He also advocated for the program’s expansion to include the wives and children of the participants. Every year, Dr. Jenkins made a trip back to Tuskegee to check on the survivors. I joined him on one of those trips. It was life-changing. The last survivor died in Jan 2004. Currently, there are 11 of their decedents still receiving governmental benefits as a result of the expanded program that Dr. Jenkins championed (based on the most currently available data). He was also pivotal to the U.S. government apologizing to the Black men and their families in 1997.

Dr. Jenkins taught me those governmental epidemiologists are brave, we speak up for injustices, we use science to make our case, and we fight for reparations.”

Stella Safo, M.D., M.P.H., an HIV primary care physician, assistant professor of medicine at Mount Sinai, and founder of Just Equity for Health, noted how the way the study is referred to most commonly is problematic. “There have been a couple of calls, specifically from Dr. Oni Blackstock and others, to be really mindful that we don’t just say the Tuskegee syphilis study because it puts the blame on Tuskegee and those residents, but rather say the U.S. Public Health Service study at Tuskegee,” she said. “The reason that’s important is that it puts the appropriate blame on the United States Public Health Service as the ones who perpetrated that study.”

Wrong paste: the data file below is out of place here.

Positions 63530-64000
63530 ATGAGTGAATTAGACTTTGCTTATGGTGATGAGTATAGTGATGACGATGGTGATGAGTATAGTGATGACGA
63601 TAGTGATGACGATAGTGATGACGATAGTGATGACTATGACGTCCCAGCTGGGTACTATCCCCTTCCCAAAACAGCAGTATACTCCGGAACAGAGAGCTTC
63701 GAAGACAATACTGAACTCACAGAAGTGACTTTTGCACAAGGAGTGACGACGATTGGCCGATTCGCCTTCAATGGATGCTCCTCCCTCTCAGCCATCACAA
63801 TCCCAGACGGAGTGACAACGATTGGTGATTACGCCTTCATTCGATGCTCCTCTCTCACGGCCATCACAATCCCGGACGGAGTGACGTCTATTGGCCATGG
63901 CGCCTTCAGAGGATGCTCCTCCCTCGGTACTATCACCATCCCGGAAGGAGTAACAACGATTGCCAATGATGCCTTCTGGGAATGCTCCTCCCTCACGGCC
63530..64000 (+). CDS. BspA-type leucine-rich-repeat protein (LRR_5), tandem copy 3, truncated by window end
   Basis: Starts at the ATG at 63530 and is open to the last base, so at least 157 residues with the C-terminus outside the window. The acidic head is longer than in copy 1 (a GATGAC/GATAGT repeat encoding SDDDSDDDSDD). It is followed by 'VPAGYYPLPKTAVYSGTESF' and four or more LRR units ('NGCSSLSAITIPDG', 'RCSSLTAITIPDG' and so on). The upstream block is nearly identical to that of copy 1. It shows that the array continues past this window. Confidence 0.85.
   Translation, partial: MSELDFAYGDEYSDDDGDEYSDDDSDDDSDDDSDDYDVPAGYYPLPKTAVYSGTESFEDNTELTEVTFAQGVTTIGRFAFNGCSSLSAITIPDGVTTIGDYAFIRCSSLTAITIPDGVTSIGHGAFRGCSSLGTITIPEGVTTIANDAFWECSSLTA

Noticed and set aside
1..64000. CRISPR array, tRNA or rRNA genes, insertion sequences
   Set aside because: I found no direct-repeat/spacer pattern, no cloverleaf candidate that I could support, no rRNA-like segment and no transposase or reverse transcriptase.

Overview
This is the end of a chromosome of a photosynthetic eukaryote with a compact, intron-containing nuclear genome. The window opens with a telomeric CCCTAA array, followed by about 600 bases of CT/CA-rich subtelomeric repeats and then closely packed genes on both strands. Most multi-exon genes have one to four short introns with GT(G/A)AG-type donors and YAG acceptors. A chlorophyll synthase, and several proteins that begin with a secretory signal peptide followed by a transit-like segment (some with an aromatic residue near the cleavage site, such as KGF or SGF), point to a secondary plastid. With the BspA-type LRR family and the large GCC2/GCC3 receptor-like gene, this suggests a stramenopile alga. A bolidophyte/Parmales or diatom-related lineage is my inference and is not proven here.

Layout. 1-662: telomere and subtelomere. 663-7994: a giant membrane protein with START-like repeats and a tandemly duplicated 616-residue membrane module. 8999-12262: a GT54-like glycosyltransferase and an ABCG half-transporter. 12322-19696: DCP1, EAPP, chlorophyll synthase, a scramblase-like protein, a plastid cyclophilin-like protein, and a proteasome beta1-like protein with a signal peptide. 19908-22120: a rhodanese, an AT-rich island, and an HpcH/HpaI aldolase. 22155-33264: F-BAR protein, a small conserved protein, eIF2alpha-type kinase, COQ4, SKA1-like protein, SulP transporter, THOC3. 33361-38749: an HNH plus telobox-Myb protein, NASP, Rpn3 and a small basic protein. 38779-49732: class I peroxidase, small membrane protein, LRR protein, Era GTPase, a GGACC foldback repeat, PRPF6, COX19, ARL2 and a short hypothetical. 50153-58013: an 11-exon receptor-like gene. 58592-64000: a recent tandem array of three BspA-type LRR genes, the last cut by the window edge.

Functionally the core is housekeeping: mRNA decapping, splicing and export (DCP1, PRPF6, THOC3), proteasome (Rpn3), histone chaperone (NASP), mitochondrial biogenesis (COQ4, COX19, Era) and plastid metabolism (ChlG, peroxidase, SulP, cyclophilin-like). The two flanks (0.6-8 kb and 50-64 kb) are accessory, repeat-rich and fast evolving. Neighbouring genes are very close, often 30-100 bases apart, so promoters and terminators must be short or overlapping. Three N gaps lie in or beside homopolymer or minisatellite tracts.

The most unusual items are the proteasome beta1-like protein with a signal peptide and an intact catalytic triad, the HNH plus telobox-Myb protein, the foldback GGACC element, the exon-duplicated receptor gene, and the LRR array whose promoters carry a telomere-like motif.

The study’s legacy is pertinent right now, Safo said, “especially as we deal with a lack of trust around COVID and now monkeypox.” She said she’s never had a patient tell her they don’t have a treatment specifically because of “the Tuskegee syphilis experiment,” but instead they refer to “experiments where they haven’t given treatment to Black people,” Safo said. “So, people may not necessarily have an understanding of the specific study and the way that it’s bled into cultural norms as leading to distrust, but there definitely is a historical remembrance of it.”

Safo echoed what other Black physicians said regarding the many other ways racism impacts Black people’s experience with the medical system:

“We tend to think so much about the U.S. Public Health Service study at Tuskegee as the thing that’s really making people fearful, when, in reality, it’s the everyday interactions that lead to people distrusting our health care system. It’s things like going to the emergency room and getting sub-par treatment or having your doctor not listen to you, or trying to navigate an exceedingly difficult health system that seems designed to disempower you, that lead historically marginalized community members to feel like this system isn’t for them.

While Tuskegee is incredibly important as something that lives in an elusive way, in the collective remembrance of many of the folks that I take care of, the larger point is that we are having many Tuskegees now in the way that care is being rolled out. The latest example is the monkeypox virus that’s spreading in New York. We set up vaccination sites, including in Harlem and Brooklyn, and white, older, rich folks from Chelsea took all of those vaccination sites. It’s things like that that tend to make people feel like, again, the health care system isn’t for them.

There are current examples of discrimination, lack of access to health care, and unequal treatment in health care, that we certainly saw from COVID and now we’re seeing in monkeypox, which drives this historic distrust. Tuskegee is definitely one of the things that people remember, but it’s the more day-to-day that people are looking to.”